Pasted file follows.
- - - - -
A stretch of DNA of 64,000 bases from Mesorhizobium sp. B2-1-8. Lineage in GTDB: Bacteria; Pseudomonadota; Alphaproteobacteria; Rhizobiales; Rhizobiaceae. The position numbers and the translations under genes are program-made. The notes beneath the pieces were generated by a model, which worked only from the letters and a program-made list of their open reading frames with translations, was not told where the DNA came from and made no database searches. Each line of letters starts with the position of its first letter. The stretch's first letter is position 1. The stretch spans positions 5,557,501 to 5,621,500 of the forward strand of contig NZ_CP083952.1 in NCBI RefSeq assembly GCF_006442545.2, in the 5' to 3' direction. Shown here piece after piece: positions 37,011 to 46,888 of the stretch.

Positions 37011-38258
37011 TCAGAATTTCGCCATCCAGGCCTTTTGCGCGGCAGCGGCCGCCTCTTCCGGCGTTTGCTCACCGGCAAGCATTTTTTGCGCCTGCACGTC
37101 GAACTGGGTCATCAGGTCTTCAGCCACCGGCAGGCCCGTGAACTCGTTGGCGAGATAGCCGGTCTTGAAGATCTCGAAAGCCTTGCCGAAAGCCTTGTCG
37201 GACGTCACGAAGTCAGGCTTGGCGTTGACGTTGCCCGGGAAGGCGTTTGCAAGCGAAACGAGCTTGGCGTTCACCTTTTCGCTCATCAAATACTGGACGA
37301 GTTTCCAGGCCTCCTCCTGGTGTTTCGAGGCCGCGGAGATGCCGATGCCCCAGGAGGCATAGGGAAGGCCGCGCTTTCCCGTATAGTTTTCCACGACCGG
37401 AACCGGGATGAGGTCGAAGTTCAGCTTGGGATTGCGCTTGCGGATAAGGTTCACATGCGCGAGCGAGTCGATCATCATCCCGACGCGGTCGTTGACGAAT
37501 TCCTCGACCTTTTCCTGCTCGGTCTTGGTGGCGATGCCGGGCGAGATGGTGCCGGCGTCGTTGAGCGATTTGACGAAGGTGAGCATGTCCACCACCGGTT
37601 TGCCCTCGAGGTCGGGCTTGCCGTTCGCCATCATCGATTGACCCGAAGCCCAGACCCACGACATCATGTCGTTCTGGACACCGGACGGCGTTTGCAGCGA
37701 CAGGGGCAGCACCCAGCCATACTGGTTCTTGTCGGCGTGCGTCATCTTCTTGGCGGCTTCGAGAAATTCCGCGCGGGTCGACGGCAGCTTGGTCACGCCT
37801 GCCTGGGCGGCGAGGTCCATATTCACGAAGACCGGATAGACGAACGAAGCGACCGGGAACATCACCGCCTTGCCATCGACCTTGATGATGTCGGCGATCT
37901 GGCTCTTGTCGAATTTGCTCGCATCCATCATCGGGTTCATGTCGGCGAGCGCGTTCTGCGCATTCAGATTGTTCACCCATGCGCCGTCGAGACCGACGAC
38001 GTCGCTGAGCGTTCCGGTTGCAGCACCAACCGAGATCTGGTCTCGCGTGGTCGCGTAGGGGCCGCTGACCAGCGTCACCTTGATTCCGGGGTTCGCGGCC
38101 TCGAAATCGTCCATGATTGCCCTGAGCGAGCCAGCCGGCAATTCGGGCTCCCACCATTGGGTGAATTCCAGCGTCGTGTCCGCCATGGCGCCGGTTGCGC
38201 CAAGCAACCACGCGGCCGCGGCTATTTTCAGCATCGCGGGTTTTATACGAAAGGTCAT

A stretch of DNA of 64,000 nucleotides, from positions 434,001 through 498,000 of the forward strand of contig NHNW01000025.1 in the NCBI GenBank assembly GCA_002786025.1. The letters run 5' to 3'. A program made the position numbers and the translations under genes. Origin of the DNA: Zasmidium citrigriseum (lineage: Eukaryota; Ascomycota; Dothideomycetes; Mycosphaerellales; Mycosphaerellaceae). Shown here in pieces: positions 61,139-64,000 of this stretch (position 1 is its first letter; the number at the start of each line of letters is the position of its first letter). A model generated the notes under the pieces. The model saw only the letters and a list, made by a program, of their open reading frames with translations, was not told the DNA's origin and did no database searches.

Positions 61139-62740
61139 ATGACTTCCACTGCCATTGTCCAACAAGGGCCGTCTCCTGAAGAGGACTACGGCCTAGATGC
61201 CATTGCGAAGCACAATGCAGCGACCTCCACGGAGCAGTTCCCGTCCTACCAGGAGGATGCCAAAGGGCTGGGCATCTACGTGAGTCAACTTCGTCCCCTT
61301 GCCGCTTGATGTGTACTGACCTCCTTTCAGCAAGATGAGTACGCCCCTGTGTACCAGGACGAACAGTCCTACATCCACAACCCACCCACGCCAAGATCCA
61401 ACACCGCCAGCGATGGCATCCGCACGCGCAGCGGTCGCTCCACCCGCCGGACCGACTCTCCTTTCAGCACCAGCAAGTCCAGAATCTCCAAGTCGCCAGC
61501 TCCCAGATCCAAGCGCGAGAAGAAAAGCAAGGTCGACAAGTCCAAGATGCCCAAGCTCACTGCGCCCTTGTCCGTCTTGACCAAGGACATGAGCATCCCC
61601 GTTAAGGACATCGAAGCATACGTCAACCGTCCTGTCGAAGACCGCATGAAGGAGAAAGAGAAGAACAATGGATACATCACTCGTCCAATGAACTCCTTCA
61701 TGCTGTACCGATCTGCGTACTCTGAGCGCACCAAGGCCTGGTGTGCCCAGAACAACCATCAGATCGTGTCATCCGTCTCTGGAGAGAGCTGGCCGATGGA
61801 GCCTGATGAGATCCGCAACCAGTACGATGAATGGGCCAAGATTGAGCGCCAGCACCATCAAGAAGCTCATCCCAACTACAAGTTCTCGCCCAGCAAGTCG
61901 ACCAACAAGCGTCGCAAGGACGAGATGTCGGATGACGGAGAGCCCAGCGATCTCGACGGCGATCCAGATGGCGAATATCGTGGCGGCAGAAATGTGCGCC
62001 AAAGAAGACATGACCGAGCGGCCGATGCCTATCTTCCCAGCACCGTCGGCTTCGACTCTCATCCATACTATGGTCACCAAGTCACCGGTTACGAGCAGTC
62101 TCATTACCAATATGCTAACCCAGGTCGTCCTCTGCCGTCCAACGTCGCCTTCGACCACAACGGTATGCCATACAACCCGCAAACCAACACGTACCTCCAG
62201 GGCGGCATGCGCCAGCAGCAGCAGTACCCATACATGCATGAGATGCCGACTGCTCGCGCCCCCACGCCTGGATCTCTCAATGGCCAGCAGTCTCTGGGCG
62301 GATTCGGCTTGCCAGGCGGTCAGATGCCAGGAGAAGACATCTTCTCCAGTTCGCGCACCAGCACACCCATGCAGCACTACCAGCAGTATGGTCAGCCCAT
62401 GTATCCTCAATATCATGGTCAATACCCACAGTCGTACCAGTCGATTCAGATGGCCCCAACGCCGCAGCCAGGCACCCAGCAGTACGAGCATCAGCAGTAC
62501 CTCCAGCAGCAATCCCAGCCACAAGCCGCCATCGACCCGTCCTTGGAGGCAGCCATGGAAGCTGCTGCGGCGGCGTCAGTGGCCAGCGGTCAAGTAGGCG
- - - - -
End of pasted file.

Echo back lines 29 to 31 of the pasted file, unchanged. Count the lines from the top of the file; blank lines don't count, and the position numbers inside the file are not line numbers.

62201 GGCGGCATGCGCCAGCAGCAGCAGTACCCATACATGCATGAGATGCCGACTGCTCGCGCCCCCACGCCTGGATCTCTCAATGGCCAGCAGTCTCTGGGCG
62301 GATTCGGCTTGCCAGGCGGTCAGATGCCAGGAGAAGACATCTTCTCCAGTTCGCGCACCAGCACACCCATGCAGCACTACCAGCAGTATGGTCAGCCCAT
62401 GTATCCTCAATATCATGGTCAATACCCACAGTCGTACCAGTCGATTCAGATGGCCCCAACGCCGCAGCCAGGCACCCAGCAGTACGAGCATCAGCAGTAC